"Use what seems like poison as medicine. Use your 
personal suffering as the path to compassion for all beings."

After my mom died, I was having so much trouble connecting with her. I was feeling lost and alone. I turned to meditation as a way to calm my heart and to connect with her spirit. A few months later, in reading When Things Fall Apart by Pema Chodron I came across a special meditation called “Tonglen”. Tonglen provided my second awakening to the universality of grief. (My first awakening was outlined in my last post, Your Grief is My Grief.)

This breathing exercise can be done no matter what religion or belief system you have. It is an amazing way to grow empathy and compassion for yourself and for others, to understand you are not alone in your suffering and grief, and to feel supported by God, the Universe, and humanity. Tonglen has since become an ongoing practice for me.

5-Minute Meditation for Compassion: Tonglen

I’ve adjusted this exercise to focus directly on grieving and simplified it into five steps. Even if you have never meditated before, I think you’ll find yourself able to do this exercise.

  1. Sit up straight, but comfortably, cross-legged on the ground or in a chair. This can also be done lying down. Begin to deepen your breathing.
  2. Begin to draw focus to whatever it is you are feeling, whatever is causing us to feel “stuck”. If it is grief, focus on that grief. If it is anger, draw closer to that anger. If it is anxiety, heart-ache, despair, sorrow, revenge, betrayal, loneliness, or fear, focus on that feeling. Take two slow breaths, focused on your feelings.
  3. Now take a few breaths to consider everyone in the world who has felt, is feeling, or will feel what you are feeling. On your in-breath, breathe in the pain that you feel, along with the pain and suffering that all those people, past, present and future will feel. Experience this feeling for all people on every in-breath.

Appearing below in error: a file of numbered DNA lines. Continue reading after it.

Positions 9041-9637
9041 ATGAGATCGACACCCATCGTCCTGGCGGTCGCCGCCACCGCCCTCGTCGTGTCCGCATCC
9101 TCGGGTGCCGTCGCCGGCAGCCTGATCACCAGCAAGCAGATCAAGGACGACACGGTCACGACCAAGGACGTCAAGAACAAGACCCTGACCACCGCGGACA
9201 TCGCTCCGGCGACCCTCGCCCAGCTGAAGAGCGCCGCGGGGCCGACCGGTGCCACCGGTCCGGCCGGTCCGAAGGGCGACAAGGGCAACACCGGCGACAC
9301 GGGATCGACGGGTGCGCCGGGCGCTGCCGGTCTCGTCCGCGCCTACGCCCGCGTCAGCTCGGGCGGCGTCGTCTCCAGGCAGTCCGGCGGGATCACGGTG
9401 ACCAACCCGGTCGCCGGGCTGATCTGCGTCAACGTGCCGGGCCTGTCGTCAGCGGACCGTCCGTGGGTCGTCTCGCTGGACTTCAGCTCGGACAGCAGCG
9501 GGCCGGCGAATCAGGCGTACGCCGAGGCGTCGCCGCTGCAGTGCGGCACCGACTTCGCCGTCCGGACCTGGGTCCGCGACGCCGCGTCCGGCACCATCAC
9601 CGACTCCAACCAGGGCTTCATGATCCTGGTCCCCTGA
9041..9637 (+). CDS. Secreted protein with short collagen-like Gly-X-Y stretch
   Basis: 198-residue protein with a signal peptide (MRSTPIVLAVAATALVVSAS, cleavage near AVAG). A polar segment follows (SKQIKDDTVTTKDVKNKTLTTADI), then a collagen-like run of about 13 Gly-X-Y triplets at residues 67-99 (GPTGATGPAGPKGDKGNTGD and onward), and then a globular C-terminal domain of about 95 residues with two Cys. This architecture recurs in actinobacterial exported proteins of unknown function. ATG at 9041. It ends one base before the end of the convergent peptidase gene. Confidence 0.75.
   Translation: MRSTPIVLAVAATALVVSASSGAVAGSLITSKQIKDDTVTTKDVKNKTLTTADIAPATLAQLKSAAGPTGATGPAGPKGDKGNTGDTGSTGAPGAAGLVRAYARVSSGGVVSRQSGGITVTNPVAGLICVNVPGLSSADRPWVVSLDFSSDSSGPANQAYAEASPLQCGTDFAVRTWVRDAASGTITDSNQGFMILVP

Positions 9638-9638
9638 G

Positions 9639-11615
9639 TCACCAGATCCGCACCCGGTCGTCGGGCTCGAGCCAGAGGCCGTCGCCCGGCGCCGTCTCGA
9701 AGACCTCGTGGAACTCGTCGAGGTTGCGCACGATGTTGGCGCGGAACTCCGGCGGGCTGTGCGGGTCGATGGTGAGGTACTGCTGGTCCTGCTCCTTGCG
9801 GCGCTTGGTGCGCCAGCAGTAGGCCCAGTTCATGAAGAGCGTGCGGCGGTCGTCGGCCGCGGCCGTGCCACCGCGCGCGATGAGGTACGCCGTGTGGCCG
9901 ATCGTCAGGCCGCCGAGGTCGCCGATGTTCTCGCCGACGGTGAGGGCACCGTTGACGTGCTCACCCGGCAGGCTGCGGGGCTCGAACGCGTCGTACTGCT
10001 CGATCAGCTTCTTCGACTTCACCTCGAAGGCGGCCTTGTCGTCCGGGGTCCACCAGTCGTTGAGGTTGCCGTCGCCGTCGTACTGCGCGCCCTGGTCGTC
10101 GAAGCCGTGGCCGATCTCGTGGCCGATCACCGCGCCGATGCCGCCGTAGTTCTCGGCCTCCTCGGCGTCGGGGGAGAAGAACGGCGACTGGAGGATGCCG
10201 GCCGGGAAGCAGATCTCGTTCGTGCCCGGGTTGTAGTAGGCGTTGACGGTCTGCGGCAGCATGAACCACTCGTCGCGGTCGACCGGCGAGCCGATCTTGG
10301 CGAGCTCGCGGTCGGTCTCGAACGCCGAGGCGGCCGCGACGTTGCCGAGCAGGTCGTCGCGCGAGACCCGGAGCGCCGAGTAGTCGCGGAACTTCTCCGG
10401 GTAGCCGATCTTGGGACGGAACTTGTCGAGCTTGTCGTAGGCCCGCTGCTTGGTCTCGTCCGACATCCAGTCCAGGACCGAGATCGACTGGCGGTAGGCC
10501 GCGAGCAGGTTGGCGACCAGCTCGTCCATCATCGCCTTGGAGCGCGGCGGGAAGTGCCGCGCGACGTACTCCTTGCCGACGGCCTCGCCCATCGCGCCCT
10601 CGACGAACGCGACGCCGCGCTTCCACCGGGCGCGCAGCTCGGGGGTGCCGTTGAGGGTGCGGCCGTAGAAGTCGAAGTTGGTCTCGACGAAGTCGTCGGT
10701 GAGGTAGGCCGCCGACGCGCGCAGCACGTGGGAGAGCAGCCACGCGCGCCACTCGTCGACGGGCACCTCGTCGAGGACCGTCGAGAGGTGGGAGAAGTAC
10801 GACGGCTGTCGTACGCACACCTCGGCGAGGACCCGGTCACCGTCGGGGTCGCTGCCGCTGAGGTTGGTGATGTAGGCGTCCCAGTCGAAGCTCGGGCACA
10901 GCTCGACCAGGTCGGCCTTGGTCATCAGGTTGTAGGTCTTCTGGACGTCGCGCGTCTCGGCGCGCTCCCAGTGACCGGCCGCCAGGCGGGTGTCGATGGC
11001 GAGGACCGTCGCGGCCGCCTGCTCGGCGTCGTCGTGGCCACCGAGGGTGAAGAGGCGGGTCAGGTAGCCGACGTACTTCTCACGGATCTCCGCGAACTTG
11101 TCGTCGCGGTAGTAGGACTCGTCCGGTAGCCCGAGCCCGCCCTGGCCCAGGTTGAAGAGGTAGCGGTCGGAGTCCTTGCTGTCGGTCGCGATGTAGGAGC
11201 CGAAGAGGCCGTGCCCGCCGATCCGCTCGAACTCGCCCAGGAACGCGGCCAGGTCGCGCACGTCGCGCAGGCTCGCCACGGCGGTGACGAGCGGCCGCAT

4. Now, on your out-breath, send peace, happiness, joy, healing, and relief for the pain that you, and the world, is feeling.
  5. Continue the focused in-breath and out-breath for two full minutes. You can use this mantra: “I breathe in, and feel compassion for myself and all the others who have experienced, are experiencing, or will experience my pain. I breathe out, and send healing to myself and all the others who have experienced, are experiencing, or will experience this pain.” Breathe in stuckness, pain, grief. Breathe out Healing, joy, peace. 

This has really helped me, so once you’ve given this a try, please leave a comment below or on Facebook and let us know how you feel and what came up for you – or how your feelings on grief have transformed.

For more information on Pema Chodron’s description on Tonglen, click here.
For an even more in-depth description of the practice of Tonglen from SourcePoint Global Outreach click here.

With Love,


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2 thoughts on “5-Minutes for Compassion

  1. I just did this meditation for the first time. A whole range of emotions floated to the surface. At the beginning I felt alone, but after thinking about the universality of grief and how many people have been where I am, I felt supported.

    Also, it dawned on me that right my heart feels like a punching bag but that I have the capacity to use it for good amidst the pain.

    Thank you for this tool. It is very much needed.

  2. This meditation is amazing. It made me cry a little at first, and then my emotions conflicted because i was initially feeling sadness but then when I breathed in, I was feeling very nurturing toward myself, and when I breathed out, I felt like I was helping others feel peace. Thanks Jess, I feel much better.

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